4. If you could only vacation in one place for the rest of your life (with the exception of visiting family), where would it be?

The earth? Okay, that’s cheating.

This is sublimely ignorant, and there is so much of the world I have not seen, but of the world I have seen, the place that, for me, offers the most enchantment and wonder and natural beauty and diversity of experience is Alaska. I’d pick the whole darn state, I guess. My travels, brief though they were, through Denali and Seward and Valdez and even Anchorage, my ride on the train, my time walking on glaciers, seeing bald eagle and the salmon run, the waterfalls, the arts, the crafts, the history, the indigenous peoples, the mountains, the eternal sunshine (seasonally), the mavericks and the explorers, the wanderers and the settled, flora and fauna and roads so bumpy and beset by major, major potholes such they are nigh on not traversable, all of it combines together to make Alaska my pick.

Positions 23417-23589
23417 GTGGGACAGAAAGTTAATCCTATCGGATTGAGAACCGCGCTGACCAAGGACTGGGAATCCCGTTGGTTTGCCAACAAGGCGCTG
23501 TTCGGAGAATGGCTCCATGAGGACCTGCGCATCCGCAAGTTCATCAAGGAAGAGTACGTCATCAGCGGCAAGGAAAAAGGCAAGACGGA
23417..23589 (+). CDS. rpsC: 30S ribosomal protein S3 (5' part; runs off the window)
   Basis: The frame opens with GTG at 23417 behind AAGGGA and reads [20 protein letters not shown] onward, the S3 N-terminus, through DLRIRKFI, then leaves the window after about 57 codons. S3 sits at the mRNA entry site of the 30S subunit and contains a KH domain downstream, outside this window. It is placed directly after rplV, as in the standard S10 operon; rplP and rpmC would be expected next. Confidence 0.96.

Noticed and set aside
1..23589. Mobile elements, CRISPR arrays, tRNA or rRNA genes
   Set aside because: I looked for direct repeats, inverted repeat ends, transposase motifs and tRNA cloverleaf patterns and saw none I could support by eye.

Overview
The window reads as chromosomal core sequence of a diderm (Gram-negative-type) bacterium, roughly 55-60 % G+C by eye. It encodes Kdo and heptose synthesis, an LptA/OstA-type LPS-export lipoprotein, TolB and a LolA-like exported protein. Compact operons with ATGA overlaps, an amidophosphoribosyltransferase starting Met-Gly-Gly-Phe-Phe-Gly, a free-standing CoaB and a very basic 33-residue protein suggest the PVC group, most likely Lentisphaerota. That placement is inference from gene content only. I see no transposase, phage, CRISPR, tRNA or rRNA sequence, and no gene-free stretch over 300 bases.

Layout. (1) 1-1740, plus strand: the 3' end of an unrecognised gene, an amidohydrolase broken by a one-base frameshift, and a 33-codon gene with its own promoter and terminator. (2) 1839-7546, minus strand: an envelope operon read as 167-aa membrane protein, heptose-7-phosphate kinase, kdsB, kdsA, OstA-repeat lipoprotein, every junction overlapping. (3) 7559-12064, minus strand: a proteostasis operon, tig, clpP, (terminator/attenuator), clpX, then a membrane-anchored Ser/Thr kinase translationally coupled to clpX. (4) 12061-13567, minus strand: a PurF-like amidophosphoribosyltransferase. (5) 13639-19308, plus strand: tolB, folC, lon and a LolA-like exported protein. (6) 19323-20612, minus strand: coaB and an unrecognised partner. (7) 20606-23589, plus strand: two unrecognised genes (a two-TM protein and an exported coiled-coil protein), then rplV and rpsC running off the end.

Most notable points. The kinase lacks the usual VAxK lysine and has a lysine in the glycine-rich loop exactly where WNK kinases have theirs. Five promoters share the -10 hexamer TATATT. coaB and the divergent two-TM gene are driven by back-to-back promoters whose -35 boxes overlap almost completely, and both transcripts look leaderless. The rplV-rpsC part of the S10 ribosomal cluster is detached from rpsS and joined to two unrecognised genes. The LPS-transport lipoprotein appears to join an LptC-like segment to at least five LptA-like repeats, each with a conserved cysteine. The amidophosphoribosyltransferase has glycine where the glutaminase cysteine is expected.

5. If you could have one amazing talent, what would it be?

Okay, so I can go selfish, or I can go altruistic. Selfishly, I’d pick the ability to birdie or par a golf hole whenever I wanted. Either that or I would want to be the best juggler in the world (ever).

Altruistically, I’d pick the ability to convince people to do anything. Sure, I’d misuse it from time to time ("publish my book," "mow my lawn," "give me those fries"), but mostly, I’d use it to start a global movement of love and justice. I’d use it to address poverty and homelessness and despair and I’d use it to promote education reform and pursuit of community excellence. I’d use it to convince smokers to stop and to convince them not to throw their butts on the ground. I’d convince corporations to be citizens of the world, and not profit motivated robber-barons. I know that’s saccharine, but it’s true.